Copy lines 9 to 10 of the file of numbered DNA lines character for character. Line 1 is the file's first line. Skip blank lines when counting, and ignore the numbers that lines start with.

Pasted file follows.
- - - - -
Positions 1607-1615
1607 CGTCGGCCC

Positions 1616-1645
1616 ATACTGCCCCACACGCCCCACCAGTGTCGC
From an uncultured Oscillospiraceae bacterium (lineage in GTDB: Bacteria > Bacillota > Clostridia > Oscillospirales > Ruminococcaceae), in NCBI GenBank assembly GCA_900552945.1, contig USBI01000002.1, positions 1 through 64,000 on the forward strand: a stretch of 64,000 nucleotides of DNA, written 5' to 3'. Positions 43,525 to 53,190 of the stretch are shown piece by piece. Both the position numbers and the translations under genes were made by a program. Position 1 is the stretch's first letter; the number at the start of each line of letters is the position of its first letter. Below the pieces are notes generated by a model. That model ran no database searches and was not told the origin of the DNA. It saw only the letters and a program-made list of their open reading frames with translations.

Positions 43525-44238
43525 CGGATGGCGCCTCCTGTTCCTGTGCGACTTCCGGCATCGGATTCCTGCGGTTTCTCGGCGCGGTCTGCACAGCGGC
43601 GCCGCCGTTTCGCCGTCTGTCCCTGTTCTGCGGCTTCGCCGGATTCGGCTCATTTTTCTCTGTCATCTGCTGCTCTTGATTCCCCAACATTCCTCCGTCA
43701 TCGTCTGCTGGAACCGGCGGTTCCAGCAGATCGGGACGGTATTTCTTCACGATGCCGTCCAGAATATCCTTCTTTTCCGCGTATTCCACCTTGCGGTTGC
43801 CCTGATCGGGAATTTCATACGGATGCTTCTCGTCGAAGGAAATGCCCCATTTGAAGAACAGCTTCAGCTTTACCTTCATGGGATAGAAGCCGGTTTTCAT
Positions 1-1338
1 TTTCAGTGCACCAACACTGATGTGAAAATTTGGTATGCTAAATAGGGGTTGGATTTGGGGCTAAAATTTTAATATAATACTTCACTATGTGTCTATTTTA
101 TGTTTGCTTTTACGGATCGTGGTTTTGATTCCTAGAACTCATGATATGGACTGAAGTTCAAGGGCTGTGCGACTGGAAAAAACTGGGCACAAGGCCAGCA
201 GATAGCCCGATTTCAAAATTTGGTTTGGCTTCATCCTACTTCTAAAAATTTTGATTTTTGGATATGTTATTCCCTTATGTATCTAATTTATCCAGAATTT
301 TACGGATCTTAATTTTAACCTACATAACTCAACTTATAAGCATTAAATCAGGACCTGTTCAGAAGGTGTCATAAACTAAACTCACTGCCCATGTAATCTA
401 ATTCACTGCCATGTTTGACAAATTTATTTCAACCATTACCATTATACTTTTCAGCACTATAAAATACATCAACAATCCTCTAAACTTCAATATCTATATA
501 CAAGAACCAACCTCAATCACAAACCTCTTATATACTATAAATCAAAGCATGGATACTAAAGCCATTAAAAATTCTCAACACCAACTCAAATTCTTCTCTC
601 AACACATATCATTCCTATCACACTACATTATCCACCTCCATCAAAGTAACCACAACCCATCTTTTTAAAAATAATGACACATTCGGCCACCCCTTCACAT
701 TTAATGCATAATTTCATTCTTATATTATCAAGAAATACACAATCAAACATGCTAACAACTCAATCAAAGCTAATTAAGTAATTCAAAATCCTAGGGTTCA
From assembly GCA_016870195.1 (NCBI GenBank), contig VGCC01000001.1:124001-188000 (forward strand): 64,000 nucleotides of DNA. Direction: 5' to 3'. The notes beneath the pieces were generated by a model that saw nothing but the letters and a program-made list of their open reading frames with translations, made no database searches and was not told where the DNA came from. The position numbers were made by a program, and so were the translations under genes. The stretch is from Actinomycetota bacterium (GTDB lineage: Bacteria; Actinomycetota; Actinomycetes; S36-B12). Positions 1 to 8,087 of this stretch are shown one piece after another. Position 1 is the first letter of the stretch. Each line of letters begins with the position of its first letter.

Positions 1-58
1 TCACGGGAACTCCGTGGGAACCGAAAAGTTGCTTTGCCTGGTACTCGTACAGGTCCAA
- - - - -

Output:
43701 TCGTCTGCTGGAACCGGCGGTTCCAGCAGATCGGGACGGTATTTCTTCACGATGCCGTCCAGAATATCCTTCTTTTCCGCGTATTCCACCTTGCGGTTGC
43801 CCTGATCGGGAATTTCATACGGATGCTTCTCGTCGAAGGAAATGCCCCATTTGAAGAACAGCTTCAGCTTTACCTTCATGGGATAGAAGCCGGTTTTCAT